Mains power is not my area, but I am not comfortable with having ground/neutral plus one side of the 220 volt line connected directly from input to output. You are only switching one side of the mains power. Depending on the situation, I believe that there can be “power” between neutral and one side. In fact, it appears you are tying the input neutral to the unswitched side of the mains, turning the 3 wire mains into 2 wire. Not something I would do without research and testing.

Thanks for the detailed answer.

The english page indeed contains a typo. The free text description is wrong (a missing trailing 0), the technical specs are correct (align with the linked PDF datasheet).
I have now updated my schema to use a AC/DC converter that also does transformation. Thanks for your clarification. Pins 3 and 4 are connected to a DC power source symbol. This symbol is redundant in the schema. I chose to draw it, because it visualizes the 9V DC port of the RUT5024 chassis.

Regarding the 220V output: I could not find any 3-pin power plug part in Fritzing :(. I have now replaced it with the same symbol I used for power source. That way PE and neutral can be separated on the output power plug symbol.
It looks like the remaining question is, whether it is okey to connect / split the cables between input and output like I imagined.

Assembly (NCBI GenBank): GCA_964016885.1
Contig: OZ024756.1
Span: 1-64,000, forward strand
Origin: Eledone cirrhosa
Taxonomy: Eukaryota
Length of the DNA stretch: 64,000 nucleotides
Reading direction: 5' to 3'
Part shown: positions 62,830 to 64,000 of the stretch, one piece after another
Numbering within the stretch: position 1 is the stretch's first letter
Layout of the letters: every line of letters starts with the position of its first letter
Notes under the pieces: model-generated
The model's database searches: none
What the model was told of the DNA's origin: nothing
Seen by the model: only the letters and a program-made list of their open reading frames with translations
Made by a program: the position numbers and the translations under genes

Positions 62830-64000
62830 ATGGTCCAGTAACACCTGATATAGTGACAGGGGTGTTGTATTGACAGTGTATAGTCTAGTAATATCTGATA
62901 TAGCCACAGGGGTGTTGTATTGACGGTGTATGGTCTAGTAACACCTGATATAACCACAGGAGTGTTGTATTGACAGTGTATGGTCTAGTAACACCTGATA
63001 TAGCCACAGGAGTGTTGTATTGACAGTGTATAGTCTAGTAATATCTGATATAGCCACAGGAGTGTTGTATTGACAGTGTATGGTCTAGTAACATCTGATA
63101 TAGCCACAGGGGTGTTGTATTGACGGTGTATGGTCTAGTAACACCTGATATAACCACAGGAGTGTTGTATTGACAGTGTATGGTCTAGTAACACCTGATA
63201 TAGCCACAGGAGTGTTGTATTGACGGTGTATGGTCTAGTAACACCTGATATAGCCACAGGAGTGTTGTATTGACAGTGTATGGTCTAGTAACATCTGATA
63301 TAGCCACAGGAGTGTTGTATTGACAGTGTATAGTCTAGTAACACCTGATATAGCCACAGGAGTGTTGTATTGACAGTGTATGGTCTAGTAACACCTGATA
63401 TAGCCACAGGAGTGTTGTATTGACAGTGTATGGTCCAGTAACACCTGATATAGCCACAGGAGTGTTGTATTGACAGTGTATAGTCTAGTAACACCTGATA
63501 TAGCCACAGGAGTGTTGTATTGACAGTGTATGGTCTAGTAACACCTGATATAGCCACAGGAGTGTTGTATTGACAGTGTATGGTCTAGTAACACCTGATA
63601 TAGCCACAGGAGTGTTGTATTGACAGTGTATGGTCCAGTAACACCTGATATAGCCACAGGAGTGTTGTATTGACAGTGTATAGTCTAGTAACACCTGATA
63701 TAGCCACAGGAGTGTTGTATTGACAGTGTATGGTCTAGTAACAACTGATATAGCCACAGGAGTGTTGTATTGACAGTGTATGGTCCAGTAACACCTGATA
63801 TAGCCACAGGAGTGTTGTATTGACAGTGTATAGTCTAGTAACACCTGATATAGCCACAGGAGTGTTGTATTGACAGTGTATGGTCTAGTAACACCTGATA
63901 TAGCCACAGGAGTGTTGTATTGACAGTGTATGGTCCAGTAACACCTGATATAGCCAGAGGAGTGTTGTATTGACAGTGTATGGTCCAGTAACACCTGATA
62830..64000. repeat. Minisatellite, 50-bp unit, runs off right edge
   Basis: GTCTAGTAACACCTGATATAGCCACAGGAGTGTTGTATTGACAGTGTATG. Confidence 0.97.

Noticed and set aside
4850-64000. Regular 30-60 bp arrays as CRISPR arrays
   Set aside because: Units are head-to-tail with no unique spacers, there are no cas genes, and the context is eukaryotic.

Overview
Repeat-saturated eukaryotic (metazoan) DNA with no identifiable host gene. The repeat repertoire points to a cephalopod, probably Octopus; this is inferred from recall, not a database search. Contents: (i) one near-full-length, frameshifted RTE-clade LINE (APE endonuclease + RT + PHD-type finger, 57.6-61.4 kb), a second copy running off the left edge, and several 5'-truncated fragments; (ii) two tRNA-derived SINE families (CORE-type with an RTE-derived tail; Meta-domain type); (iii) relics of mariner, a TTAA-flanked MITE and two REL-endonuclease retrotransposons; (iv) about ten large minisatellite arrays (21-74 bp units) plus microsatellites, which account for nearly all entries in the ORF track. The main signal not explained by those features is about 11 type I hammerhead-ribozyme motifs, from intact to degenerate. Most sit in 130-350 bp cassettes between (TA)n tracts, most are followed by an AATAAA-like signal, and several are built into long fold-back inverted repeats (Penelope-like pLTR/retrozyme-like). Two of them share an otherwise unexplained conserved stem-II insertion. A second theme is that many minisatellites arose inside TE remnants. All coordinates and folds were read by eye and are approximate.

This looks like it should work. The switching only one wire of the 220V source is common, but not necessarily legal. You need to check with an electrician familiar with the regulations in your country to make sure this setup is legal. If it is not, and someone gets hurt you may be legally liable. We don’t know enough to advise you.


If you need or want to switch both sides of mains power, replace the SPST relay with one that is DPST (double pole instead of single pole). That has 2 sets of contacts, so can switch both sides. There are some DPDT (double throw) relay parts in Fritzing. I did not see with a quick check any DPST, and did not see any rated for 220VAC either. But that was a quick check. For diagramming purposes, you could use DPST or DPDT, as long as used a correctly rated relay in the actual project.

One more thing to take in to account: the RTU5024 output relay is rated for 3A. Assuming you are driving a gate opening motor (which appears to be its purpose) you need to check that the load takes less than 3A at 220V.


I am a qualified electronics engineer and I would strongly recommend you use an off the shelf power supply to supply the 9vDC you need. Power supply design is very important and complex and you need to take account of any fault conditions such a short circuits and transform faults. Failure to consider these could lead to fire, electrocution and other risks. As a novice I think it would be best to play safe and limit your learning to the low voltage side of the circuit.

Thank you all for the helpful answers and hints.

One more thing to take in to account: the RTU5024 output relay is rated for 3A. Assuming you are driving a gate opening motor (which appears to be its purpose) you need to check that the load takes less than 3A at 220V.